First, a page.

Former Mayor Bill de Blasio Pulls Out of 10th Congressional District Race
Former Mayor of New York City Bill de Blasio announced that he has pulled out of the race for the congressional seat in the 10th Congressional District.
De Blasio made the announcement on Tuesday, July 19th, on Twitter. “It’s clear the people of #NY10 are looking for another option and I respect that,” de Blasio tweeted. “Time for me to leave electoral politics and focus on other ways to serve.”
The former mayor was eager to step into a new role and make up for the disappointing moments he experienced while he was the leader of the city.
De Blasio previously mentioned how he had some regrets from the two terms he served as mayor. “In 2017, I won my second term with two-thirds of the general-election vote but by last year, my popularity had tanked. Why? I failed to give New Yorkers a clear sense of where I was taking them.
I lost my connection with the people because I mistook real policy for real popularity. I let a focus on individual initiatives, no matter how noble or substantive, distract me from offering an overarching vision for the future,” he wrote in May of this year.
His ambitions to represent the 10th congressional district have ended in disappointment. De Blasio has struggled in the polls and had no noteworthy endorsements.
According to a recent poll by Data for Progress, de Blasio received support from only 5 percent of respondents, low numbers for a name as well known as the former mayor.
When de Blasio announced his candidacy for the congressional seat, voters in the district expressed a skepticism inspired by de Blasio’s time in the mayor’s office.
“I think it’s an ego move, and I think it’s very silly,” said Cass Vanini, a 50-year-old video editor and co-op member who lives very close to de Blasio. “He’s got to be one of the most unpopular ex-mayors.”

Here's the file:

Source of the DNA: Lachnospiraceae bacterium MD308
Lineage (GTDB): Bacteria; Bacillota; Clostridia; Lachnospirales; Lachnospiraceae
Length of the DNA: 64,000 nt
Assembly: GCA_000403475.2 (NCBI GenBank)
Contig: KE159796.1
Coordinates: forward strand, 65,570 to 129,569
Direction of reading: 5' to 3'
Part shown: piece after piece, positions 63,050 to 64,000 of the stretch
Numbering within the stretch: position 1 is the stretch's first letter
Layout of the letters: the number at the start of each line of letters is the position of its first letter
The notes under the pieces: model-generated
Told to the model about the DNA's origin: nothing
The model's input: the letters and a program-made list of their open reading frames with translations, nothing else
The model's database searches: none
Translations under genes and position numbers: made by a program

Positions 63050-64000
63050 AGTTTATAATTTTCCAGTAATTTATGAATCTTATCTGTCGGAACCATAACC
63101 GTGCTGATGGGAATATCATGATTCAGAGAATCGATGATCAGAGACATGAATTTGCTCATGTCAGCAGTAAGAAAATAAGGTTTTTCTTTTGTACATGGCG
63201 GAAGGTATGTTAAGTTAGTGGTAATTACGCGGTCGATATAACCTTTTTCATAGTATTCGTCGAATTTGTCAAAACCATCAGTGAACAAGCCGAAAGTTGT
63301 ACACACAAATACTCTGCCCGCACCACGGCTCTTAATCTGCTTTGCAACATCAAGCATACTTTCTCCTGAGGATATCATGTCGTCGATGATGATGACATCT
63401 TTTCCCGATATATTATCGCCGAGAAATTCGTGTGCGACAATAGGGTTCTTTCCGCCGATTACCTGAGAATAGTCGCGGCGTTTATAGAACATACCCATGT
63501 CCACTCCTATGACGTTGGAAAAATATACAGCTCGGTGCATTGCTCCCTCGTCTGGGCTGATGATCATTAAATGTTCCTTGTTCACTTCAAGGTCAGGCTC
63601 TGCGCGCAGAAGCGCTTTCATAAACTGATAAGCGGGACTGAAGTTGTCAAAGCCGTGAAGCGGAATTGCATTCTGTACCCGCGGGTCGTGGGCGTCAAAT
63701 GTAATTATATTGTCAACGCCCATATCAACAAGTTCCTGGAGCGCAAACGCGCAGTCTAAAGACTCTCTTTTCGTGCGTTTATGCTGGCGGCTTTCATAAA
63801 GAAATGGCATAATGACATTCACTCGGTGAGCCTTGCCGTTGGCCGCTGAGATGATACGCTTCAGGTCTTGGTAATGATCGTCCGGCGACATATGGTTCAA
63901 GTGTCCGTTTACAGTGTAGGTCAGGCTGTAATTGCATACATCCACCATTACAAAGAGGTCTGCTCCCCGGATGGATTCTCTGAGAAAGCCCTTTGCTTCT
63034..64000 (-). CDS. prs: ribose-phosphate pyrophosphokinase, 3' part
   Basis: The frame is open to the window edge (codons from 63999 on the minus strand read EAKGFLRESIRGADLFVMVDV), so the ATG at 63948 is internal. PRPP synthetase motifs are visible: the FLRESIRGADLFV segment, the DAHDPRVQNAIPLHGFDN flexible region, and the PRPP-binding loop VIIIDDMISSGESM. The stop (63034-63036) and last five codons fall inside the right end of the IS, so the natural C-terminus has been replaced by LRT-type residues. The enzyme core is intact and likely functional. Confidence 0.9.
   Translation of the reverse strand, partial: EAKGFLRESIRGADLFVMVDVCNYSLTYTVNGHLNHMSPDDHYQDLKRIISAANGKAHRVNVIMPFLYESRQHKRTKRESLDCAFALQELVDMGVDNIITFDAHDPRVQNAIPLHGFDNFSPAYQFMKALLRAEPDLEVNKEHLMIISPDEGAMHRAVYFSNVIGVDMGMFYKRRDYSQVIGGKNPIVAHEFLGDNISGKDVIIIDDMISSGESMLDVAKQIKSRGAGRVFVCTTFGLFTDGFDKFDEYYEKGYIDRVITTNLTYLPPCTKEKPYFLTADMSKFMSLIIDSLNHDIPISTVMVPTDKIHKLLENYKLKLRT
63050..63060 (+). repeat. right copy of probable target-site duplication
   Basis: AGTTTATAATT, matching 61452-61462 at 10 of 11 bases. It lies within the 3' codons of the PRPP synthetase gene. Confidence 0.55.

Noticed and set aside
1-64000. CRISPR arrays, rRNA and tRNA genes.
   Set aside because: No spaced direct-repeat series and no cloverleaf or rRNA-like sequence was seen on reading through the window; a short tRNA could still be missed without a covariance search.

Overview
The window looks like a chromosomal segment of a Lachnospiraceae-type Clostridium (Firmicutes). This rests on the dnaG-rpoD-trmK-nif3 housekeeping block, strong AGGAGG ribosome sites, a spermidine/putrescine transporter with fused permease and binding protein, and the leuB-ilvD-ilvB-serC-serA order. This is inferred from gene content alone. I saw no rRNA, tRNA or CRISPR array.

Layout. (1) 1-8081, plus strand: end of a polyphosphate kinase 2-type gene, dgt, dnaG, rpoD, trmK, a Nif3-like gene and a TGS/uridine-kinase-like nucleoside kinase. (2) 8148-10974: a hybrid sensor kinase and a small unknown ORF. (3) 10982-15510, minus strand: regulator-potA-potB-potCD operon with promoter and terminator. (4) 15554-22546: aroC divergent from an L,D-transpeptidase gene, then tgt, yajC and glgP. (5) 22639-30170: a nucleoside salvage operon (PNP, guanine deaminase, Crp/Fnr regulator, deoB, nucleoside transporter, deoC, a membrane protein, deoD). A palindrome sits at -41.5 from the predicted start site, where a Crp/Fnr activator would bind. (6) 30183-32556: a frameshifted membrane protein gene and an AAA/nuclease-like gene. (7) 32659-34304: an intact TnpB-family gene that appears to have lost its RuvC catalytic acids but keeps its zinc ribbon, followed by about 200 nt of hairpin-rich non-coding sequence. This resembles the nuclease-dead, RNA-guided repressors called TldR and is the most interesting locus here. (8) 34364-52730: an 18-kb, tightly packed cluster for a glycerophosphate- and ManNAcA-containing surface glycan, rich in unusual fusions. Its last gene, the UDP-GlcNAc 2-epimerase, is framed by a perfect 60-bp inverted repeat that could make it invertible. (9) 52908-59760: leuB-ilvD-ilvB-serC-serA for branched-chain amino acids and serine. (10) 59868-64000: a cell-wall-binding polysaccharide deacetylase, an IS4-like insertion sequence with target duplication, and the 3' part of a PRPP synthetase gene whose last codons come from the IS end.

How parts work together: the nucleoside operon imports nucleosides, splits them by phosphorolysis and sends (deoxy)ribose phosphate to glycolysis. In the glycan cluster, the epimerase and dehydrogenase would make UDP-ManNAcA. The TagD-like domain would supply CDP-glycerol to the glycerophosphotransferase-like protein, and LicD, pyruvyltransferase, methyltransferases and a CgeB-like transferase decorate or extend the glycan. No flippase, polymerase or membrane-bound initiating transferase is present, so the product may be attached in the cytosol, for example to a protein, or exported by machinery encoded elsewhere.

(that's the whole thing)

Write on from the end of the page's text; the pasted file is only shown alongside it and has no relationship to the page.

Still on Bill de Blasio Withdrawal from district Race…
Bruce Gyory, a senior government and policy advisor at law firm Manatt, Phelps, and Phillips attributed the anti-de Blasio stance in the district to recency bias, considering the fact that de Blasio was mayor just last year.
Gyory said that if de Blasio had waited, there might have been a chance that he would have fared better. “He probably should have given his electoral ambitions time for there to be a kind of renaissance of his reputation, rather than the more immediate recollections of frustration that any two-term mayor would face,” he said.
De Blasio looked to win the race to represent New York’s 10th Congressional District, which is made up of parts of Brooklyn and Lower Manhattan.
The race to win the congressional seat is highly contested with 12 candidates besides de Blasio participating. De Blasio’s campaign recently announced they succeeded in raising over $500,000 in funds, a sizable amount but less than the millions canvassed by his two main opponents.
He ran for president in 2019 and, according to reports, had flirted with the idea of running for governor before he decided to run for the congressional seat.